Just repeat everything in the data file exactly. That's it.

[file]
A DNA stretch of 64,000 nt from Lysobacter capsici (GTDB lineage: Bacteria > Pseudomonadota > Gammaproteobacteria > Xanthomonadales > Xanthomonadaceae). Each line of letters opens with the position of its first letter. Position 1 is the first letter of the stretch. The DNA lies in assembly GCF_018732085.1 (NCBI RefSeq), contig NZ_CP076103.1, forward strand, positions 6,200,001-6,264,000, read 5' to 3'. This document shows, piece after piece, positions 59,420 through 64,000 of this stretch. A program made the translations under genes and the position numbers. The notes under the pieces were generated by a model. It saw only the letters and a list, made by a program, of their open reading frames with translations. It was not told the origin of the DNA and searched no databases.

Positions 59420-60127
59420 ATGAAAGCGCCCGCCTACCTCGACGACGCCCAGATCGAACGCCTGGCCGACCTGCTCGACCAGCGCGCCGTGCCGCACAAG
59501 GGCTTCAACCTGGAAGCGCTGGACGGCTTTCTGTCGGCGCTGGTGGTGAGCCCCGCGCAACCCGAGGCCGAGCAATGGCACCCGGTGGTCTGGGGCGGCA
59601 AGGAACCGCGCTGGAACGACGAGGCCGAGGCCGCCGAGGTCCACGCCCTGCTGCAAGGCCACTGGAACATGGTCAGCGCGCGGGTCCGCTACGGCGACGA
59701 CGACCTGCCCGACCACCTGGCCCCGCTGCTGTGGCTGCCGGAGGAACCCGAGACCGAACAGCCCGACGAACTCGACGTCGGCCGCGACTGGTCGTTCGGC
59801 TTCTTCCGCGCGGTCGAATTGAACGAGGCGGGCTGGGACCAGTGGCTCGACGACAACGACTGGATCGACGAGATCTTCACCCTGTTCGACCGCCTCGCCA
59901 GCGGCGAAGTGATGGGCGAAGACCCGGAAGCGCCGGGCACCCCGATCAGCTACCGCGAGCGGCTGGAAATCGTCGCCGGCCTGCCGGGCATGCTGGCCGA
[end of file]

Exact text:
A DNA stretch of 64,000 nt from Lysobacter capsici (GTDB lineage: Bacteria > Pseudomonadota > Gammaproteobacteria > Xanthomonadales > Xanthomonadaceae). Each line of letters opens with the position of its first letter. Position 1 is the first letter of the stretch. The DNA lies in assembly GCF_018732085.1 (NCBI RefSeq), contig NZ_CP076103.1, forward strand, positions 6,200,001-6,264,000, read 5' to 3'. This document shows, piece after piece, positions 59,420 through 64,000 of this stretch. A program made the translations under genes and the position numbers. The notes under the pieces were generated by a model. It saw only the letters and a list, made by a program, of their open reading frames with translations. It was not told the origin of the DNA and searched no databases.

Positions 59420-60127
59420 ATGAAAGCGCCCGCCTACCTCGACGACGCCCAGATCGAACGCCTGGCCGACCTGCTCGACCAGCGCGCCGTGCCGCACAAG
59501 GGCTTCAACCTGGAAGCGCTGGACGGCTTTCTGTCGGCGCTGGTGGTGAGCCCCGCGCAACCCGAGGCCGAGCAATGGCACCCGGTGGTCTGGGGCGGCA
59601 AGGAACCGCGCTGGAACGACGAGGCCGAGGCCGCCGAGGTCCACGCCCTGCTGCAAGGCCACTGGAACATGGTCAGCGCGCGGGTCCGCTACGGCGACGA
59701 CGACCTGCCCGACCACCTGGCCCCGCTGCTGTGGCTGCCGGAGGAACCCGAGACCGAACAGCCCGACGAACTCGACGTCGGCCGCGACTGGTCGTTCGGC
59801 TTCTTCCGCGCGGTCGAATTGAACGAGGCGGGCTGGGACCAGTGGCTCGACGACAACGACTGGATCGACGAGATCTTCACCCTGTTCGACCGCCTCGCCA
59901 GCGGCGAAGTGATGGGCGAAGACCCGGAAGCGCCGGGCACCCCGATCAGCTACCGCGAGCGGCTGGAAATCGTCGCCGGCCTGCCGGGCATGCTGGCCGA